Ron Hansen, author of several novels set in the Wild West and Mexico, creates familiar pictures of frontier life, with all its extremes – in weather, behavior, and beliefs – and pits individuals against each other and the times as they try to carve out lives. His settings feel real, and the problems faced by his characters as they try to survive in only semi-civilized communities are understandable and sometimes poignant in their limitations. Billy the Kid, subject of this novel is a special case. He is the son of an Irish mother who lived in the New York slums and whose husband, Michael McCarty, joined the New York State Volunteers during the Civil war, transferred to an artillery group from Indiana, and died in battle. She later married William Henry Harrison Antrim, whom she left when she and her two children went to the frontier in Wichita, Kansas. Her husband followed her, but upon her death in 1874, he had no interest in the two boys and disappeared from their lives. Billy was fourteen, at that time, and his brother Joseph, “Josie,” was nineteen. Josie, too, eventually falls out of his brother’s life, and Billy ends up traveling through Kansas, Texas, and New Mexico, following the “work” and the gangs with whom he comes into contact. He is known at various times as William McCarty, Henry Antrim (to avoid confusion with his stepfather William Antrim), and William Henry Bonney, Bonney being his mother’s maiden name. Most famous for his sharp-shooting and cattle- and horse-thieving, Billy becomes known throughout the West as Billy the Kid.
Claude Monet (1840 – 1926) was already recognized as one of the most important impressionist painters in the world by the time this study of his work begins in 1914. At seventy-four, he still worked outdoors, painting in his garden at Giverny, his rural home forty miles northwest of Paris. He was impatient to keep working, with many more paintings to go, many more milestones to reach. The word “impressionistic,” a pejorative term when it was first applied to the work of Monet and others at their group exhibition in Paris in 1874, refers to their seemingly spontaneous and unstructured style, a marked contrast to the smooth, elegantly formal paintings of the Salon of Paris, the official style of the French Academie des Beaux Arts. The impressionists’ light-filled paintings and their ability to achieve a new depth and immediacy in their work by superimposing colors upon colors in short brush strokes, gradually won over patrons, and over the next twenty-five years, artists like Claude Monet, Auguste Renoir, Camille Pissarro, Edgar Degas, and Mary Cassatt became both famous and successful. Concentrating on the last years of Monet’s life, as he begins his massive “Grande Decoration,” a series of fifty water lily paintings, each one measuring fourteen feet by six-and-a-half feet, the reader shares Monet’s frustration and even anger as he must also deal with serious vision problems.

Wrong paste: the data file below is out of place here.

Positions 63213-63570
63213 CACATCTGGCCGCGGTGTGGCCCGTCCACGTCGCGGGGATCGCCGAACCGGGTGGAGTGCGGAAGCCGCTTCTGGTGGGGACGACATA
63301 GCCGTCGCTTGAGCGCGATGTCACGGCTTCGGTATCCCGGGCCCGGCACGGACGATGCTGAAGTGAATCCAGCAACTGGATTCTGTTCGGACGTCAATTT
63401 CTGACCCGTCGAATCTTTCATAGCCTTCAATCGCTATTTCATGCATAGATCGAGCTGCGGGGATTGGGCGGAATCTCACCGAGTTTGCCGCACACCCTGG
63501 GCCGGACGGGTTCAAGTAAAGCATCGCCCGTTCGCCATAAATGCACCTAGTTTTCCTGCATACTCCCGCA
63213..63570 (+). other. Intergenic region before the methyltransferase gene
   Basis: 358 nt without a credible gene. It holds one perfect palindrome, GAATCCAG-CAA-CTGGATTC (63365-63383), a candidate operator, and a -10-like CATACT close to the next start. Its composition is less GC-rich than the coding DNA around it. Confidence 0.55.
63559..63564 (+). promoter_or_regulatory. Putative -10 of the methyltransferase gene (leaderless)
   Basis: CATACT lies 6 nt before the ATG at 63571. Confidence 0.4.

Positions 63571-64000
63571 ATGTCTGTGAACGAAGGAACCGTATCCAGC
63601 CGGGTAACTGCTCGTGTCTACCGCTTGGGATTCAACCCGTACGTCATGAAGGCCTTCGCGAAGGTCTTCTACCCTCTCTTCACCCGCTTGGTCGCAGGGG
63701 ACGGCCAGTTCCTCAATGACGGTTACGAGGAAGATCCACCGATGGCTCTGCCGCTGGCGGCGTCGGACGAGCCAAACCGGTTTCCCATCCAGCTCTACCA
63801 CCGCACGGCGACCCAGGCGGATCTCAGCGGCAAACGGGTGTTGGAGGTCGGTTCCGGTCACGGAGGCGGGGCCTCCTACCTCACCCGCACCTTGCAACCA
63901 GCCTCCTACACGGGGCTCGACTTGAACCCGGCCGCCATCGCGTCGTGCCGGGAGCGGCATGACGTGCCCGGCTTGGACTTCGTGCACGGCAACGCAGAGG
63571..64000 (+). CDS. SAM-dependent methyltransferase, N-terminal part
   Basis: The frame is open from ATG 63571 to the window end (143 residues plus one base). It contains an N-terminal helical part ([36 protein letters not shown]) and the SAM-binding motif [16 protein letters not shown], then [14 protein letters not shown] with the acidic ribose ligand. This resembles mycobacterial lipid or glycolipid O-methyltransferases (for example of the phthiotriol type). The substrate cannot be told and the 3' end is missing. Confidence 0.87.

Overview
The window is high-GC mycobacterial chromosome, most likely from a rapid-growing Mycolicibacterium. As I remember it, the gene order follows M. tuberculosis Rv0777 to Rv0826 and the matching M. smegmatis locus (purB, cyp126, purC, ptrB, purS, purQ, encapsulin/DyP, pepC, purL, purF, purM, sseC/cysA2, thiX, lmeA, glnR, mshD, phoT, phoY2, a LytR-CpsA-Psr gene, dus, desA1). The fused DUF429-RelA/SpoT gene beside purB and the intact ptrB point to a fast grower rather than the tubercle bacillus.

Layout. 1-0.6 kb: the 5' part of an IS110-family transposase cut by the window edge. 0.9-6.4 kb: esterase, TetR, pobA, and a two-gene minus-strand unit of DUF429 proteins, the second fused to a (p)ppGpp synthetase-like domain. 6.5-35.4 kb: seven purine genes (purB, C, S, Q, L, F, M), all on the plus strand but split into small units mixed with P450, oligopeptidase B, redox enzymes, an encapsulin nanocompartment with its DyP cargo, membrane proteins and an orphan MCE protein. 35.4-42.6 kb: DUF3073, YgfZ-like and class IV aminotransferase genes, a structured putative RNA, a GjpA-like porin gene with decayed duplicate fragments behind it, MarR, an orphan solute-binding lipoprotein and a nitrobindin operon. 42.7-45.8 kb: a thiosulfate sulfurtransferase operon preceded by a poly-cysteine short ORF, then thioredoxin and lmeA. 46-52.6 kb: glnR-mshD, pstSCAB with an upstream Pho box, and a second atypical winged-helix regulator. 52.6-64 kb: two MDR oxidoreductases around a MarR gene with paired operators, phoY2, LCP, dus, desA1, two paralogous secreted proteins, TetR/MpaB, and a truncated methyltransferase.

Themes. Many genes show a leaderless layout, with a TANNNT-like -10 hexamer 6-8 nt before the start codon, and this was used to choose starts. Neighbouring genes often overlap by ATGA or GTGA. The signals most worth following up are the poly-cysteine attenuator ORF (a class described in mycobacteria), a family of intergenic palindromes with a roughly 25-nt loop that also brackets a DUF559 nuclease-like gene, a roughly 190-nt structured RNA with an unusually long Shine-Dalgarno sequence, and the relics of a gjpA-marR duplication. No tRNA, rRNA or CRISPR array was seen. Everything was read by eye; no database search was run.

Marian Evans, the author known as George Eliot, is sixty years old as this biographical novel opens in June, 1880, and she is on the train to Venice for her honeymoon with new husband, John Walter Cross, a handsome young forty-year-old. Hiding her face behind a white lace mantilla so that she will not be pestered by fans of her books begging for autographs, she believes that the mantilla, “though not completely hiding her face…distracted from it, from her large nose and broad jaw, and she welcomed this because she believed that she was homely.” She had lived happily with philosopher and critic George Henry Lewes from 1854 until his death in 1878, and though she called herself Mrs. Lewes, they had never married. Lewes, already married, had an “open marriage” in which his wife ultimately had four children by another man, all of whom Lewes supported, and he was legally unable to get a divorce. As the train bearing the newlyweds heads toward Venice and a new life, Evans has reason to be alarmed by her new husband’s behavior – “It was as if he were drifting away from her, going farther and farther into his own world, and she didn’t know why.” He’d been frantically making plans for the wedding and their house in London; he hadn’t been sleeping; and he’d hardly been eating. Though he’d been as attentive to her needs as always, he was now hyperactive, operating at a level of speed and intensity she had never seen before, constantly moving and unable to relax. Author Smith’s research makes much of this novel come alive, providing both realism and excitement to this biography as she recreates the life of this intelligent scholar/author and how she became a success as a novelist.